The policy in question contains the following condition applicable to automobile liability coverage:
"The insured shall co-operate with Allstate, disclosing all pertinent facts known or available to him, and upon Allstate's request shall attend hearings and trials and shall assist in effecting settlements, securing and giving evidence, obtaining the attendance of witnesses and in the conduct of suits. The insured shall not, except at his own cost, voluntarily make any payment, assume any obligation or incur any expense except for first aid to others."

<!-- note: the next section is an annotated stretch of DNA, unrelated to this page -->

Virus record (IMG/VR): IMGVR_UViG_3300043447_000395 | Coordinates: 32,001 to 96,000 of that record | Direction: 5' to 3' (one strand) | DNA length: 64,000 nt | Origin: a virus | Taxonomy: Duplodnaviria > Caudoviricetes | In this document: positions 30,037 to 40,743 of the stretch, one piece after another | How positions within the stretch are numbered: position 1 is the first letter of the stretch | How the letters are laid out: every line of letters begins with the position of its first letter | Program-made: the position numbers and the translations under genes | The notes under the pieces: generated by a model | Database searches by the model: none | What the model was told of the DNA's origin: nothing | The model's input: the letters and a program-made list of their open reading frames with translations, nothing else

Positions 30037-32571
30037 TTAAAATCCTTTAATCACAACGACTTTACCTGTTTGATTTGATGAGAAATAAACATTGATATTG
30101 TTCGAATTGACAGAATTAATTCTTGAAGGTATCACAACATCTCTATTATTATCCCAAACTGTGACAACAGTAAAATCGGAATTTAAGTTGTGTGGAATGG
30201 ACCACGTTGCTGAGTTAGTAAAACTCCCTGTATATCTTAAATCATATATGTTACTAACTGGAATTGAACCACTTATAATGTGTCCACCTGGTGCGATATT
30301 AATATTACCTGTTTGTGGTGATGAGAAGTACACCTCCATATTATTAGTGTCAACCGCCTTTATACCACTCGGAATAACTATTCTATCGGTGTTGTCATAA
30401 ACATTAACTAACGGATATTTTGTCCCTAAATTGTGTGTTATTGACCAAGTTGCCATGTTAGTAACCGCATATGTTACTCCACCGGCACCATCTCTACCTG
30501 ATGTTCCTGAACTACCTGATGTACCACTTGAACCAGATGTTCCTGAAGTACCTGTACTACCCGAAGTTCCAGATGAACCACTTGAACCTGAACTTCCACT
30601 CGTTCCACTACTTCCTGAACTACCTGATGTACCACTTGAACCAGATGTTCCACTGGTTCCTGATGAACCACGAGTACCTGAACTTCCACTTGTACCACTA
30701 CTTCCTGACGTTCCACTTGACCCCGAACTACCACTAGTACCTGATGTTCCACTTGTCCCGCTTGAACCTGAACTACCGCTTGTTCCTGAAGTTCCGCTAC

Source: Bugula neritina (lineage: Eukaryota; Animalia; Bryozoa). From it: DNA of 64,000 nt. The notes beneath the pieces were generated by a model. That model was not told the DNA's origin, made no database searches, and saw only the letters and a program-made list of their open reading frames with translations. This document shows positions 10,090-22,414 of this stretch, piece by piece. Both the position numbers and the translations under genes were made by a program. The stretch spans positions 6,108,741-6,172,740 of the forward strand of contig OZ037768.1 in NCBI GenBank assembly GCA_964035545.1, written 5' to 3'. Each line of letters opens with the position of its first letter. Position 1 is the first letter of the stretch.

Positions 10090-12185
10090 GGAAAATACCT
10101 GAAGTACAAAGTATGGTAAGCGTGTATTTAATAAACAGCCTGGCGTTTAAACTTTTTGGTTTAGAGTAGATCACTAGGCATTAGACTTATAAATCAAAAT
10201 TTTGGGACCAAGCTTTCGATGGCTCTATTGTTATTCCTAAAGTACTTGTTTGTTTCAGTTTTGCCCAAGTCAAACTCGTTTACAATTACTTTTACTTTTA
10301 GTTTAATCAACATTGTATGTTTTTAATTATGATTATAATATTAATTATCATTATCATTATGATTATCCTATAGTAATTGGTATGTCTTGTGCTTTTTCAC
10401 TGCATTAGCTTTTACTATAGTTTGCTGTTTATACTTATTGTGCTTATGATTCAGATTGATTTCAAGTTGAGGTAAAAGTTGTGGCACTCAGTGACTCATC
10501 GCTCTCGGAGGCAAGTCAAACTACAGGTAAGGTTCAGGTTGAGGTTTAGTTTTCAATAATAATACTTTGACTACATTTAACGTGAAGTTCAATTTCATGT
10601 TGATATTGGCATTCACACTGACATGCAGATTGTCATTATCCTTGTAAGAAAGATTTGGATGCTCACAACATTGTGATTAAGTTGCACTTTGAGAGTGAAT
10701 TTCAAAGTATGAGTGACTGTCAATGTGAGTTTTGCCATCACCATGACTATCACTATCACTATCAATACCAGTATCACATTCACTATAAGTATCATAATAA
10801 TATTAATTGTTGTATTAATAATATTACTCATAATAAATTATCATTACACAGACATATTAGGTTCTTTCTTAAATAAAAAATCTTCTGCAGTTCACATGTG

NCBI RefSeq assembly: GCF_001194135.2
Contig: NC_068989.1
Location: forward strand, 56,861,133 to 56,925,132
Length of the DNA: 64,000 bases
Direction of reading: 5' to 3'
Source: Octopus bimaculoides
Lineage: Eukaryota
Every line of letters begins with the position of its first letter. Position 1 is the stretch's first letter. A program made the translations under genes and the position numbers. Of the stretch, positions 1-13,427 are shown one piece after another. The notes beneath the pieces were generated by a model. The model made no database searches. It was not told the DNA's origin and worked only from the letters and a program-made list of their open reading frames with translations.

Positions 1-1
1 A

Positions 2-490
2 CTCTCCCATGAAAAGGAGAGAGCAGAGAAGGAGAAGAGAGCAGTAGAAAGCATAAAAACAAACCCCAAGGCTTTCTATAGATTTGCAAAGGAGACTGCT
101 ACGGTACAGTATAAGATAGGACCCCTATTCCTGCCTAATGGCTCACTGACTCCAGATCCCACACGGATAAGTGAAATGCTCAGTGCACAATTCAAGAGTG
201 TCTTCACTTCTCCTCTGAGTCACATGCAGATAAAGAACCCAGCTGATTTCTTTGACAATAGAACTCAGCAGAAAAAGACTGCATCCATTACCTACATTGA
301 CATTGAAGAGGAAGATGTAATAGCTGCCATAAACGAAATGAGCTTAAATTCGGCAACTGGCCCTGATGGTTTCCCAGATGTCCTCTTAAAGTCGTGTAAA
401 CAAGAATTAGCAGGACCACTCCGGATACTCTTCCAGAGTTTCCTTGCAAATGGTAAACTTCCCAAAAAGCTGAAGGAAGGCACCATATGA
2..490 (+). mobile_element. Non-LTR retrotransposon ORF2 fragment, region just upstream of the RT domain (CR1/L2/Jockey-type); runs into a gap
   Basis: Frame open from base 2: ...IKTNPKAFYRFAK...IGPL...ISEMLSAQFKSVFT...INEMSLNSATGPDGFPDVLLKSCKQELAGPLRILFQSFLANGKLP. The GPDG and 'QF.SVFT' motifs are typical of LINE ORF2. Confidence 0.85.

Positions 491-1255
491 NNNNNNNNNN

Plaintiff contends that the false representation by defendant of a material fact, to-wit, the identity of the driver of the car, constitutes a breach of the clause and automatically relieves plaintiff from liability. Defendant contends that there was not a requisite showing of prejudice to the insurer, and further, that plaintiff waived the benefit of any breach by failing promptly to assert its claim. There is no Illinois decision establishing a clear precedent in this area and both parties have found support for their contentions in decisions from other jurisdictions. It is generally conceded that the failure to co-operate must be material to the liability of the insured. There is a divergence of opinion on the necessity of showing prejudice to the insurer. The disparity stems largely from the characterization of the clause as either a condition precedent or a condition subsequent, with prejudice necessary only to establish a breach of the latter. See Note, Insurer's Duty to Defend, 68 Harv. L. Rev. 1436 (1955).